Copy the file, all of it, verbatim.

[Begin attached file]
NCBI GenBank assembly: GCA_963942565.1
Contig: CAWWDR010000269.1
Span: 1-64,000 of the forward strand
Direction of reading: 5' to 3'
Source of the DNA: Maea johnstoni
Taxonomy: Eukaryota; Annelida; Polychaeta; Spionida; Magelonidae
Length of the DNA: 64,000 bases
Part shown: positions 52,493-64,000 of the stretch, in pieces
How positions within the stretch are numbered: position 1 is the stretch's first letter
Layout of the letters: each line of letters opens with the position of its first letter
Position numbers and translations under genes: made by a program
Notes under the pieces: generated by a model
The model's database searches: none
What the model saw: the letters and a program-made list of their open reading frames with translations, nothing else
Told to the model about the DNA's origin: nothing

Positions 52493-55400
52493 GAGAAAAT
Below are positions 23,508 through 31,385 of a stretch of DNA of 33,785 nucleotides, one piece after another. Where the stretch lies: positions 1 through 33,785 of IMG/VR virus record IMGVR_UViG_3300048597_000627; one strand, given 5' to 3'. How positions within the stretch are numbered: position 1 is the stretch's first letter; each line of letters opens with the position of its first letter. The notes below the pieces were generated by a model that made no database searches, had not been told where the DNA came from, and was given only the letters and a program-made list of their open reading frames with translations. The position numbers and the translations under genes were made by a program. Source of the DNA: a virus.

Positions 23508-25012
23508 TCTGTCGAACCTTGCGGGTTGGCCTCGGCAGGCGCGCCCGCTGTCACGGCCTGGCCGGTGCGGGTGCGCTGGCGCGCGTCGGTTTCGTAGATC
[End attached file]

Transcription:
NCBI GenBank assembly: GCA_963942565.1
Contig: CAWWDR010000269.1
Span: 1-64,000 of the forward strand
Direction of reading: 5' to 3'
Source of the DNA: Maea johnstoni
Taxonomy: Eukaryota; Annelida; Polychaeta; Spionida; Magelonidae
Length of the DNA: 64,000 bases
Part shown: positions 52,493-64,000 of the stretch, in pieces
How positions within the stretch are numbered: position 1 is the stretch's first letter
Layout of the letters: each line of letters opens with the position of its first letter
Position numbers and translations under genes: made by a program
Notes under the pieces: generated by a model
The model's database searches: none
What the model saw: the letters and a program-made list of their open reading frames with translations, nothing else
Told to the model about the DNA's origin: nothing

Positions 52493-55400
52493 GAGAAAAT
Below are positions 23,508 through 31,385 of a stretch of DNA of 33,785 nucleotides, one piece after another. Where the stretch lies: positions 1 through 33,785 of IMG/VR virus record IMGVR_UViG_3300048597_000627; one strand, given 5' to 3'. How positions within the stretch are numbered: position 1 is the stretch's first letter; each line of letters opens with the position of its first letter. The notes below the pieces were generated by a model that made no database searches, had not been told where the DNA came from, and was given only the letters and a program-made list of their open reading frames with translations. The position numbers and the translations under genes were made by a program. Source of the DNA: a virus.

Positions 23508-25012
23508 TCTGTCGAACCTTGCGGGTTGGCCTCGGCAGGCGCGCCCGCTGTCACGGCCTGGCCGGTGCGGGTGCGCTGGCGCGCGTCGGTTTCGTAGATC